Was the Soviet Evacuation from Tallinn a Success or a Disaster?

June 28, 2020 Topic: Security Region: Eurasia Blog Brand: The Reboot Tags: MilitaryTechnologyWeaponsWarRussia

Was the Soviet Evacuation from Tallinn a Success or a Disaster?

On June 22, 1941, mutual expansionist policies inevitably brought Nazi Germany and the Soviet Union into armed conflict. 

A Success or a Disaster?

Events at Tallinn were comparable to the Allied evacuation of Dunkirk over a year earlier. At Dunkirk, 338,000 Allied soldiers escaped the Germans. This was accomplished under British air cover and over a much shorter distance, 20 miles compared with 200 at Tallinn.

The results of the Tallinn breakout are disputed as simultaneously a success and a disaster. Despite the loss of more than 11,000 evacuees, including roughly 3,000 civilians, almost 17,000 people, mostly evacuated ground troops, reached Leningrad and joined in the defense of the city. The Kirov was saved, along with the destroyers Minsk and Leningrad. Of the original 10 destroyers, five were lost, mostly of the old Novik class. The guns mounted on Kirov and the destroyers assisted in the defense of Leningrad, and the majority of the smaller naval vessels made it back as well. The real losses were among the civilian vessels, with more than 40 of them, including 19 large transports, sunk.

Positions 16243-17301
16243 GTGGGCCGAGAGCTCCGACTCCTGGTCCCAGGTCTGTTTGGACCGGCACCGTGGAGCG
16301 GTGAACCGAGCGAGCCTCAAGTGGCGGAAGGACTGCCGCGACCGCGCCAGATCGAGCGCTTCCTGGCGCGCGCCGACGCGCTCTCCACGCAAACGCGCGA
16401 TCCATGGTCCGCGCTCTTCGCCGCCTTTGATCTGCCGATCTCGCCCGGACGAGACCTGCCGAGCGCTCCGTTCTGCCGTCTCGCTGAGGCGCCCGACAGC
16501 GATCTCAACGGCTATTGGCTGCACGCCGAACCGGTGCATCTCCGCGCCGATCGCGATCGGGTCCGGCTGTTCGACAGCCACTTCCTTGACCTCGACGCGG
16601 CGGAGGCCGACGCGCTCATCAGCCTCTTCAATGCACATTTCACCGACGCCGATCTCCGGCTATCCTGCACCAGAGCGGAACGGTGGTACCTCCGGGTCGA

The Soviet government offered little official comment about the events. To this day, virtually no declassified information exists on the evacuation of Tallinn.

This article originally appeared in 2018 and is being republished due to reader interest.

This article by Victor J. Kamenir originally appeared on the Warfare History Network.

Image: Wikimedia Commons